Health Canada, the federal agency that oversees the country’s cannabis producers, reported that as of April 2020, licensed producers (LPs) held in excess of 600,000 kilograms of unpackaged dried cannabis and an additional 46,413 kilograms of packaged flower. (This is not counting what is being held in stock by distributors and retailers.)
This cannabis surplus is a result of overproduction relative to the number of retail outlets, which negatively impacted cash flow for many LPs and spooked most investors and potential investors in the Canadian stock market. For many companies planning to cultivate or produce a cannabis product, investor opportunity simply dried up overnight.
This glut caused Canopy Growth, one of the largest producers, to announce in March that it was discontinuing plans to cultivate in divesting from multiple commercial greenhouses (but not all of its greenhouse assets) in favor of outdoor cultivation, citing lower production costs.
California and Oregon have had similar problems with mass overproduction for the market capacity, or a “glut,” as they say, but for different reasons. In Oregon, too many dispensaries caused margins to quickly dwindle for most of the retailers. In California, cities were given an option to “opt out” of allowing cannabis businesses, and, combined with heavy tax burdens, dispensaries have suffered some of the biggest blows. These decisions have resulted in a limited number of dispensaries relative to the number of cultivators and stifled the industry as a whole in the largest market in the world. These challenges caused me to examine and question what cultivators can do with cannabis they can’t sell, and the best path forward. I spoke about this surplus with multiple Canadian sources (who asked to remain anonymous), all of whom explained to me that the overstock cannabis held in storage by Canadian LPs is over a year old. They expressed that most of it would be considered undesirable to potential customers and that some of it would not meet current testing standards.
They went on to detail how another contributing factor to this glut is the existence of a financial interest for an LP that has over-produced cannabis to keep it on the books, as it implies it still has a value to that company and/or its stockholders. In fact, its value diminishes every day because cannabis is in a constant state of degradation and typically has a short shelf-life (roughly a year under ideal storage conditions).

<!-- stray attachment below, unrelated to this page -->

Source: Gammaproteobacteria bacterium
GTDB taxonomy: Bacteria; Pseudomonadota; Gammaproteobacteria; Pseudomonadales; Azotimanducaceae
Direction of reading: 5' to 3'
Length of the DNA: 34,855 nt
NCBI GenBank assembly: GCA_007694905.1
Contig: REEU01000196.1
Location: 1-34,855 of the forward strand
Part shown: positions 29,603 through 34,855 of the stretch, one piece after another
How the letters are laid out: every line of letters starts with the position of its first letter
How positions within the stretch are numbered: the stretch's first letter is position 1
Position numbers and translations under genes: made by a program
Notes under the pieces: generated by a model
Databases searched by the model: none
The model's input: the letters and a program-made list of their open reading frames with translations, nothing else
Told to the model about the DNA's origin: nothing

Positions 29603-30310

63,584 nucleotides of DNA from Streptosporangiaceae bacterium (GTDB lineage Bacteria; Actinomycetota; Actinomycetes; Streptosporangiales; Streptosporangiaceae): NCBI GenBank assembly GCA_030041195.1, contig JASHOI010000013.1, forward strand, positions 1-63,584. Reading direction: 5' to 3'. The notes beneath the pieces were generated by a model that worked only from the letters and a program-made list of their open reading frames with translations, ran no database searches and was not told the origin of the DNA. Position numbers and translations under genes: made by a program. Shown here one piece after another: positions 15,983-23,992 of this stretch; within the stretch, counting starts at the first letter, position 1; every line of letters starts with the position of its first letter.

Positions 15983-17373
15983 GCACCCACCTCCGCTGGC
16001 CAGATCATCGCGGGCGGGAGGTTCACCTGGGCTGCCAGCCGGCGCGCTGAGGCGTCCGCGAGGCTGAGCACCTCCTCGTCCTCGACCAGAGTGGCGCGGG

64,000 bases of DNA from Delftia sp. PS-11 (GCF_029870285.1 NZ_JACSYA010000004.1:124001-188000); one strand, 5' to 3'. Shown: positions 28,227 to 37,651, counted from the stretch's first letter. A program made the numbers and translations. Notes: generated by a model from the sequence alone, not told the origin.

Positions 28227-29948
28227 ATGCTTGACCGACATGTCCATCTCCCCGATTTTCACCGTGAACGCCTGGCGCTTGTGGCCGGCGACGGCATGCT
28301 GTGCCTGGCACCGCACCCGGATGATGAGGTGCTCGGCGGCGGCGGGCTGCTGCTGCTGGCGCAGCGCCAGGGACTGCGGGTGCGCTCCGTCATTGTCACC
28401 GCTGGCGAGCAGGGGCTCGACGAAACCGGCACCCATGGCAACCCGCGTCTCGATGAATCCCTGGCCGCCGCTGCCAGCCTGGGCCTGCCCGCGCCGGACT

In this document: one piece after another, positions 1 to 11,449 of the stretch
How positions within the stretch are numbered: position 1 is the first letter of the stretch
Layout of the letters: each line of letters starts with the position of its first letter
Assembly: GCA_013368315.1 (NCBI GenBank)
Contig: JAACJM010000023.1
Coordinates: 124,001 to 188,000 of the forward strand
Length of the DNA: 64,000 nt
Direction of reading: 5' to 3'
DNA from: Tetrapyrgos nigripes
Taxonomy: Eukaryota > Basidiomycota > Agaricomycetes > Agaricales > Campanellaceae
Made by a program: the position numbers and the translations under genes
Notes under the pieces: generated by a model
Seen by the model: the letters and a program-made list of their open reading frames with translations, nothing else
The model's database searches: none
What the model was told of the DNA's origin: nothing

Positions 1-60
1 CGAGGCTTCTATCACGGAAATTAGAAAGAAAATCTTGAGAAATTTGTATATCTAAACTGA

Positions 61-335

This oversupply might be more of a balance sheet problem than an actual overproduction problem, as much of what is being kept in producer inventory is not actually consumer-ready product. This is a frustrating place for the industry to be in as this oversupply, seemingly on the part of a handful of companies, has turned investors off from the entire market.
A Needed Shift in Standards of Value
To say that “old” cannabis is “bad” or undesirable is an incorrect statement. It may be “old” and undesirable to consumers as is, but the issue is also not so cut and dry. In fact, the chemical constituents of cannabis (cannabinoids, terpenes, etc.) convert and change to other chemicals as the cannabis ages. For example, the byproduct of THC degradation is cannabinol (CBN), a cannabinoid that some have claimed stimulates appetites and works as an antibacterial. In an interview with Leafly, Dr. Ethan Russo noted that the loss of monoterpenoids and retention of sesquiterpenoids are what give older cannabis its commonly reported sedative effect, and that effect can be augmented by CBN in an entourage effect.
With that in mind, how can companies monetize their surplus cannabis? By shifting how we value cannabis products. Take for example the fact that THC degrades and converts to CBN, and that some people have reported sedative effects from consuming older cannabis. A potential use for a high-CBN and high-sesquiterpenoid product could be as a sleep aid. A 2018 Associated Press article, citing a report on insomnia treatment drugs and their market size and share, noted that the pharmaceutical sleep aid industry worldwide is expected to reach $4.3 billion by 2026. There could be plenty of opportunity for a company that develops an effective sleep aid product using CBN-rich cannabis.
I also wonder about the possibilities of converting THC to CBN en masse to essentially convert what would otherwise be considered “hot hemp” compliant with a THC content equal to or below 0.3% without lowering the CBD content.
Besides CBN, what other cannabinoids might be available in the Canadian surplus cannabis, and what are their potential uses? Some groups are investigating the potential uses of multiple cannabinoids ranging from Delta-8-THC (which “exhibits a lower psychotropic potency than … delta-9-THC,” according to the National Library of Medicine’s National Center for Biotechnology Information) to tetrathydrocannabivarin (THCV), tetrahydrocannabiphorol (THCP), cannabigerol (CBG) and many others. There are more than 100 cannabinoids available in cannabis; the effects of the majority of those have yet to be researched, nor have the countless possible formulations of those cannabinoids and the resultant effects been investigated.
So, if I were hoarding old cannabis, I could investigate the possibilities of profitably extracting or isolating alternative cannabinoids and research all potential alternatives for various applications.
Otherwise they will end up disposing of it or turning it into compost because customers in the current adult-use cannabis market will not buy it, nor will it pass testing standards.